- Surrender: Occurs when the player decides to forfeit half of the bet and leave the table.
Once all players have finished their rounds, the dealer flips over their second card revealing their starting total. Leaving the dealer until the end is one of the main factors in giving the House the edge in blackjack.
With that said, most land-based and online casinos do have specific rules for a blackjack dealer’s available actions. In most casinos, blackjack dealers must “hit” (take a card) if their total is under 17. If they land on a 17 or higher (but not over 21), they must stay.
A sound blackjack strategy is based on knowing the available actions of your dealer, so it’s important that you understand your blackjack dealer’s options.
If you’re playing blackjack at a land-based casino, you will also want to understand the common hand signals associated with the actions above.
The common blackjack hand signals are:
- Hit: Point at your hand with your finger, or tap the table.
- Stand: Wave your hand over your cards.
- Double down or split: Move your chips or cards appropriately.
When a player wins a hand, they are paid at varying rates. Many casinos pay out at rates of 3:2. In other words, for every $2 bet, the winning player will receive $3, or 1.5x the initial wager.
Some blackjack tables have additional payoff rules in place — like the natural 21 explained above.
The “House Edge” in Blackjack
An “edge” is, essentially, an advantage. In blackjack, the edge is given to the dealer (house). There are many factors that give the dealer an advantage, but the biggest is arguably the bust rule.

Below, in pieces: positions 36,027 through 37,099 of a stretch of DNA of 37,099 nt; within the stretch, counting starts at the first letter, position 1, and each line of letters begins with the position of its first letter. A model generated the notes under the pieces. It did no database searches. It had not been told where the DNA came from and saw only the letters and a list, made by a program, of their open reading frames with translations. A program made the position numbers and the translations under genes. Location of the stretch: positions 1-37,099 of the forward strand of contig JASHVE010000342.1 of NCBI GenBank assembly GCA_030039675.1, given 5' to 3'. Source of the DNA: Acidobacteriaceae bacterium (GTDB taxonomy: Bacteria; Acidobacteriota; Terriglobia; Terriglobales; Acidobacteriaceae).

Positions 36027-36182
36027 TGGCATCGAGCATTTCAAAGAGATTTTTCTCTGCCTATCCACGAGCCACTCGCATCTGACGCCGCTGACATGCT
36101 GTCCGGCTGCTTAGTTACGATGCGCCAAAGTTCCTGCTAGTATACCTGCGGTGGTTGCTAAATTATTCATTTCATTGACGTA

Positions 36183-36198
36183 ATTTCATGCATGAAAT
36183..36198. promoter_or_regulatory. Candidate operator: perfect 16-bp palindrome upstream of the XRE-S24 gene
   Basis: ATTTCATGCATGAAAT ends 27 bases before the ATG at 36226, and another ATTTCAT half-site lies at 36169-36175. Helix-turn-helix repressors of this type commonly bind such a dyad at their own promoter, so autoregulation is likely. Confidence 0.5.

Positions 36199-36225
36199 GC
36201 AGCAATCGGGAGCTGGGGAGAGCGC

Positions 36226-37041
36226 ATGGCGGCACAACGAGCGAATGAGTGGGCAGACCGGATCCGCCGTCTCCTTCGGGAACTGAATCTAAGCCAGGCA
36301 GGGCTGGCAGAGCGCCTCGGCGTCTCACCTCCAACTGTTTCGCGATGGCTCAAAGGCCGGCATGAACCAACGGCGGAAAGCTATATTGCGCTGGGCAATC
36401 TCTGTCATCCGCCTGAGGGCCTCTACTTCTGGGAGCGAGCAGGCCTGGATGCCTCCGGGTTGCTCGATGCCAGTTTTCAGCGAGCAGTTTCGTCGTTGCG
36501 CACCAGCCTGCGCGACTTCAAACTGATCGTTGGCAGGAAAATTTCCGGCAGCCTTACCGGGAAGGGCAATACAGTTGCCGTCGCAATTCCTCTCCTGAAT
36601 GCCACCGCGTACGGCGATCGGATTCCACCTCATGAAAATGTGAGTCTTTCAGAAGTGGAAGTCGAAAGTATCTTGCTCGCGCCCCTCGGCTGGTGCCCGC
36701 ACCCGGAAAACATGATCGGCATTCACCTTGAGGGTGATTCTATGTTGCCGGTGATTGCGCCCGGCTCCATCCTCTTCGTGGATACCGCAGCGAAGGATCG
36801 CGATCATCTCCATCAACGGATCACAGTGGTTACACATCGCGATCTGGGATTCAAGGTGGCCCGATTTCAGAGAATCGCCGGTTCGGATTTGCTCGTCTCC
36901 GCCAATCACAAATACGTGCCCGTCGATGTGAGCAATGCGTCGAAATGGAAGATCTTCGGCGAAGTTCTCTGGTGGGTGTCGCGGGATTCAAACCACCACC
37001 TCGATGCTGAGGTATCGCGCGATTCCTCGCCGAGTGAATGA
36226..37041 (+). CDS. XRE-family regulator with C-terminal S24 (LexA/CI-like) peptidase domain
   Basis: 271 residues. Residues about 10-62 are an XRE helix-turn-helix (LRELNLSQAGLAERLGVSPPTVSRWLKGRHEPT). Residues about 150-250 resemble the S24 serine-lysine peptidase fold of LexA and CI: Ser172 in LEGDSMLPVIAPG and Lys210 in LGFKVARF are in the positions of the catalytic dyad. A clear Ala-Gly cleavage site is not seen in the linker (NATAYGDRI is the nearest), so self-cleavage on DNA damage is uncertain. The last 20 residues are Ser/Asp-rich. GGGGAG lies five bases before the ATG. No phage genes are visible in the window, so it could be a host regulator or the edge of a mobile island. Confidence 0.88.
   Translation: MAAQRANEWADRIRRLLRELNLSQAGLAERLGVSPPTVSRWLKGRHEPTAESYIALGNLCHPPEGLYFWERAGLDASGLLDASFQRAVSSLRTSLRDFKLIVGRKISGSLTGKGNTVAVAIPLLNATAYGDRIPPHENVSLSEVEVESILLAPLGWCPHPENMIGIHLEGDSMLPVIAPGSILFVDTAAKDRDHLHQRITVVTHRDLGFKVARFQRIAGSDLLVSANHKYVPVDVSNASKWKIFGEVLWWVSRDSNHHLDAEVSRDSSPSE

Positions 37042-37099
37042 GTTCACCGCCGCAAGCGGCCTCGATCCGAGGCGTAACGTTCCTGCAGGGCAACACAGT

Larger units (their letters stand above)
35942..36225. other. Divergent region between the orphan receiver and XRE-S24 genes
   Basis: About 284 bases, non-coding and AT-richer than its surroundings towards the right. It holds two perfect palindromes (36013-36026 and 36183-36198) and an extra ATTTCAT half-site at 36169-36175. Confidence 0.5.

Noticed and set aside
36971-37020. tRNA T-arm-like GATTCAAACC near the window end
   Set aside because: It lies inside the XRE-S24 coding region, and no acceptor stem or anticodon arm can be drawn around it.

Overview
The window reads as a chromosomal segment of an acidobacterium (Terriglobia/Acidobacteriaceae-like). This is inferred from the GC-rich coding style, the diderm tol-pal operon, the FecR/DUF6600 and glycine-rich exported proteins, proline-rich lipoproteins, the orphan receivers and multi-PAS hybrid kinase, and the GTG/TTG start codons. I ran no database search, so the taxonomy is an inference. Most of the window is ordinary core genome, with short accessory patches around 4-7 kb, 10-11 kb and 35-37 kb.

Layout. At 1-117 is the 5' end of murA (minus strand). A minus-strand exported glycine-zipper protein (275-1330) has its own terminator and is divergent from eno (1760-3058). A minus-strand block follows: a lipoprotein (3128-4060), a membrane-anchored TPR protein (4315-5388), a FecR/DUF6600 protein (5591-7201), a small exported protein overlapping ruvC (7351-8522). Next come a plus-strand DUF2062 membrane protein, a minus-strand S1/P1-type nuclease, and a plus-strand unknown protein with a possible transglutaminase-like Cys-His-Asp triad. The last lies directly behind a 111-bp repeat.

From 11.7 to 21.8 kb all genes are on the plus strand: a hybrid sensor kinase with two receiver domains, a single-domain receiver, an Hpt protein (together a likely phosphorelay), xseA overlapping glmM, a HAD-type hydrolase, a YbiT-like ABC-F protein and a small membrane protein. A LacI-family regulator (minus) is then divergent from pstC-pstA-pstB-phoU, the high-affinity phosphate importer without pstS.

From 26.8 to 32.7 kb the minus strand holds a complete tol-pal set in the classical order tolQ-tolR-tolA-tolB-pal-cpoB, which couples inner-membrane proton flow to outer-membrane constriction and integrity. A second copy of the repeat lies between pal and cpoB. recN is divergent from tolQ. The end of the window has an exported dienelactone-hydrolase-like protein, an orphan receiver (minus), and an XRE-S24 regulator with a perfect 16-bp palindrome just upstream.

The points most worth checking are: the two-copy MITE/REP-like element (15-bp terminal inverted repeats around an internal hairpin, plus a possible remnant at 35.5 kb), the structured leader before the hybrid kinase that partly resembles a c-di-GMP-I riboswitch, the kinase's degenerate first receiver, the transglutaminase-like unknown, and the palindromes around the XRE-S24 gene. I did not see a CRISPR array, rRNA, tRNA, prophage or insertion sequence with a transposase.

As we mentioned earlier, each player goes around and has the option to receive more cards (hit) or stay (stand). If the player takes another card and goes over 21, they bust and are no longer in the round.
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Once it’s the dealer’s turn, they are only competing against the remaining active players. Therefore, if the dealer also busts, they only lose to the active players left in the round — they win against the previously busted players.
This “last player” advantage is a big part of why the house “always wins” in blackjack.
Now, blackjack wouldn’t be arguably the most popular casino game in the world if there wasn’t an advantage for players, too. Players can gain an edge by understanding the probabilities of the game along with the limitations of the dealer (i.e. unable to hit beyond a 17). Moreover, the traditionally high payouts and additional betting options (i.e. double down or splits) for players make blackjack an enticing table game.
If you’ve ever played blackjack with someone who has been playing for a while, you’ve probably heard about blackjack etiquette or the unwritten rules of blackjack. It’s essentially a set of norms and an understanding between blackjack players and dealers.
If you want to avoid any headaches while playing blackjack, remember to:
- Only use one hand when picking up cards.
- Make all your bets obvious and visible to the dealer.
- Keep your cards in full view; don’t put them on your lap or below the table.
- Leave any extra objects off the table, like purses or wallets.
- Use hand signals whenever possible.
- Leave your chips alone once you place your bet; don’t touch them until the round is over.
- Keep your chips organized by placing higher denomination chips at the bottom of the stack.
- Keep a clean game and don’t take out your losses on other players.
- Be respectful if you are joining a table in the middle of a round.
- Don’t tell other people how to bet.
- Be aware of smoking regulations and the presence of others.
How To Win at Blackjack